Plan to enlarge health warning labels antagonizes tobacco industry

Updated: 2015-06-30 07:08

By Luis Liu in Hong Kong(HK Edition)

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 Plan to enlarge health warning labels antagonizes tobacco industry

Tobacco Control Inspectors carrying out their duties. The government is making plans to enlarge warning signs on cigarette packaging in a bid to reduce the number of smokers. Provided to China Daily

Hong Kong's tobacco industry was up in arms on Monday against a plan by the health authorities to enlarge health warning labels, saying it would not help lower the smoking rate and goes against the interests of tobacco companies.

Major industry players called on the government to withdraw the proposed measures.

The Food and Health Bureau submitted new tobacco control proposals to the Legislative Council (LegCo) in May, calling for the size of graphic health warnings on tobacco products to be enlarged from 50 percent of the two largest surfaces of cigarette packets to 85 percent.

Such a move, it said, would help lower the city's smoking prevalence rate.

The Coalition on Tobacco Affairs (CTA) - made up of 90 percent of the city's tobacco business associations -argued that the plan would not help reduce the number of smokers, based on a study it had commissioned earlier.

After studying statistics from the Census and Statistics Department, Kevin Tsui, an associate professor at the Department of Economics of Clemson University, found that the pre-existing trend of smoking rates did not change after health warning labels had been made bigger.

He had studied the change in the number of daily smokers in Hong Kong since 1982. Three rounds of health warning label enlargement were ordered by the government in 1994, 2000 and 2007, none of which led to a drop in the local smoking rate.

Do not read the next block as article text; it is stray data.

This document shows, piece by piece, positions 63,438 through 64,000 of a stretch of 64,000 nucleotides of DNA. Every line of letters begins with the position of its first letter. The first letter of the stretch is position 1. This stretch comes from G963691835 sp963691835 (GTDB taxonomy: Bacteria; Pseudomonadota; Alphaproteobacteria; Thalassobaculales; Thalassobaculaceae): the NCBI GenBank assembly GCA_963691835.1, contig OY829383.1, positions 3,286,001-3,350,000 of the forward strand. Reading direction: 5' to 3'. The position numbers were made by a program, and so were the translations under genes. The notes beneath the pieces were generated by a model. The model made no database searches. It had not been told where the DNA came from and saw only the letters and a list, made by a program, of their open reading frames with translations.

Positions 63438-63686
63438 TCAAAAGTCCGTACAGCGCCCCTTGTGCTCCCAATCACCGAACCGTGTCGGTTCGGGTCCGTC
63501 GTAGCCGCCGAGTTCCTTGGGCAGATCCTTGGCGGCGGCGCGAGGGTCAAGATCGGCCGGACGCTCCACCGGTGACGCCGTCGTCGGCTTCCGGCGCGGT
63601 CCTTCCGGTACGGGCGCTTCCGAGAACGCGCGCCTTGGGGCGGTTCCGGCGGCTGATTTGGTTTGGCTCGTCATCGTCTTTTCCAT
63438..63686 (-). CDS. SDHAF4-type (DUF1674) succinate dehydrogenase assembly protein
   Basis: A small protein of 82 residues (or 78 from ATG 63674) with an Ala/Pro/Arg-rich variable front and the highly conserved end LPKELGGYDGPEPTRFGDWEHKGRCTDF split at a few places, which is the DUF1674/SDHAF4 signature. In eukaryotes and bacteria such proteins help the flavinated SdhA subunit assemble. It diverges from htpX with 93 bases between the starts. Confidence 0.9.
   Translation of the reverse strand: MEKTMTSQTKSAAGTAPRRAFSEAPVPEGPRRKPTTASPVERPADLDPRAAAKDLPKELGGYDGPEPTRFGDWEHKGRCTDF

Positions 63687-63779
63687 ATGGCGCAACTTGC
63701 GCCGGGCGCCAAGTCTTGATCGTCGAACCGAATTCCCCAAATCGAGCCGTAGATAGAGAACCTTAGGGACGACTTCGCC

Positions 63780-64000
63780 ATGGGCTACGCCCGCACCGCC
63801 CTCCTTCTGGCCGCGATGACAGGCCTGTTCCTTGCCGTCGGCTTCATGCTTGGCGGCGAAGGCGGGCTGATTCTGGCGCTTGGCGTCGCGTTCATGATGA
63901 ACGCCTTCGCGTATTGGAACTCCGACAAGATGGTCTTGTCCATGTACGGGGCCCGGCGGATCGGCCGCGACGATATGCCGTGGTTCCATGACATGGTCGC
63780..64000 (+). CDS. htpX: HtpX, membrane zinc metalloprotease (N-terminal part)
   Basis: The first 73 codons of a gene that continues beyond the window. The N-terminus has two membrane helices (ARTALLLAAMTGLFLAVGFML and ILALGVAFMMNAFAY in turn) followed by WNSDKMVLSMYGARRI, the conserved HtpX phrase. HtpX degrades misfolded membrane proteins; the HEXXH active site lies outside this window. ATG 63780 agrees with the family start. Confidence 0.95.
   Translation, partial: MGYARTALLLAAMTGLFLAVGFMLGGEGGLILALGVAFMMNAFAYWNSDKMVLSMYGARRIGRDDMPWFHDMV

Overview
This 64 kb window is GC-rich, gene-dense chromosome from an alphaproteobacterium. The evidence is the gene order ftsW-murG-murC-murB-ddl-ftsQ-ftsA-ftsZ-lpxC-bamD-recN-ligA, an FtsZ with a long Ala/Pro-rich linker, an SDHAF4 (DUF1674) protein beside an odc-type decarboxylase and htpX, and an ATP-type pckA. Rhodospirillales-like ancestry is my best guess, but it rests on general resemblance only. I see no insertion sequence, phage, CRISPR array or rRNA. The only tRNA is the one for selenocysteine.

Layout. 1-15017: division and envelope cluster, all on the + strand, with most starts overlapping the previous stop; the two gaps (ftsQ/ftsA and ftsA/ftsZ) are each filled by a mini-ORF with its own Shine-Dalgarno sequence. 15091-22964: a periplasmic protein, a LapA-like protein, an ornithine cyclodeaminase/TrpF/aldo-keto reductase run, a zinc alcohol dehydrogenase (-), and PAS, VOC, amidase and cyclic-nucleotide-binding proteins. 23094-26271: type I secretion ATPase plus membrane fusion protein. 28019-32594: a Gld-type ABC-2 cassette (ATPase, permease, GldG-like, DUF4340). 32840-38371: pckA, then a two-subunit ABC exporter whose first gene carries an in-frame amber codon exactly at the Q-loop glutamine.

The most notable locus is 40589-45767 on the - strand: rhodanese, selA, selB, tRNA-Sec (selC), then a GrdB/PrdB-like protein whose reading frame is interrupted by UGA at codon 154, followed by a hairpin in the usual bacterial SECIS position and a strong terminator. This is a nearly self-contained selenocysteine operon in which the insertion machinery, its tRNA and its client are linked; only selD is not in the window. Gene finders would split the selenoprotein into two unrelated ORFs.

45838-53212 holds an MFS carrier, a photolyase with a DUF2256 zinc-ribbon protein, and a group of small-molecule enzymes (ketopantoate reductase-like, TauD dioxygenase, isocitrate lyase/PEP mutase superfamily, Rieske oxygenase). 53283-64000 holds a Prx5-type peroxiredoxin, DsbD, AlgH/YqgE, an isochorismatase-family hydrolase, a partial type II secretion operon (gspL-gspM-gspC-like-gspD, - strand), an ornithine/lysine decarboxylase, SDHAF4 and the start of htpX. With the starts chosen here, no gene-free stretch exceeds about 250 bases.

Compared with other places that have not imposed warning labels, no significant difference can be seen.

Tsui compared smoking prevalence data in Hong Kong with that of the United States where no warnings are required on the front or back of cigarette packets. He found the smoking prevalence trends were almost parallel as percentages in both places had been lowered by only 2 to 3 percent in the past 15 years.

Owing to the promotion and education work conducted by the authorities since the 1980s, all Hong Kong residents are fully aware of the negative impact smoking has on health, the CTA saying that a bigger health warning won't help further lower the smoking rate.

According to the latest statistics released in May, Hong Kong's smoking rate now stands at 10.7 percent - 13 percent lower than in 1982.

Regulated by the World Health Organization's (WHO) Framework Convention on Tobacco Control, warnings and messages on smoking should be 50 percent or more of the principal display areas but shall be no less than 30 percent of the principal display areas. Hong Kong had already reached the standard and the CTA hoped the government would stop increasing the percentage.

The CTA also warned that unintended consequences maybe caused by the change. An 85-percent warning label would cover too much space on the packets, it said, making it harder for consumers to distinguish one brand from another, thus undermining business competition.

Smaller free space for manufacturers may also lead to piracy problems as the anti-counterfeit labels are smaller and easier to fabricate, it said.

Some manufacturers need to give up their original brand designs, the alliance said, and accused the authorities of breaching the city's trademark laws.

At present, only Thailand and Nepal have applied health warning labels of more than 85 percent in size.

The CTA urged the government to review its proposals by conducing more research and consultations and wait for further information from the two countries so that it can use them for reference.

The Council on Smoking and Health (COSH), a statutory body in the city promoting tobacco control and health improvement, felt the opposite. It said the proposal is a right decision to make.

It appeared tough on endorsing the move and urged the government to push for a even tighter control, which includes a unitary packing order with brand names only written in standard fonts. The COSH thought it a "must do" to increase people's awareness of the harm that smoking would do to a person.

The Department of Health said the health warnings are an important part of the city's tobacco control work and do have positive effects.

Under WTO guidelines, the warnings and messages should "cover the cigarette packet as much as possible", a department's spokesman said.

The LegCo's Panel on Health Services will hold a special meeting on July 6 to discuss the issue.

(HK Edition 06/30/2015 page8)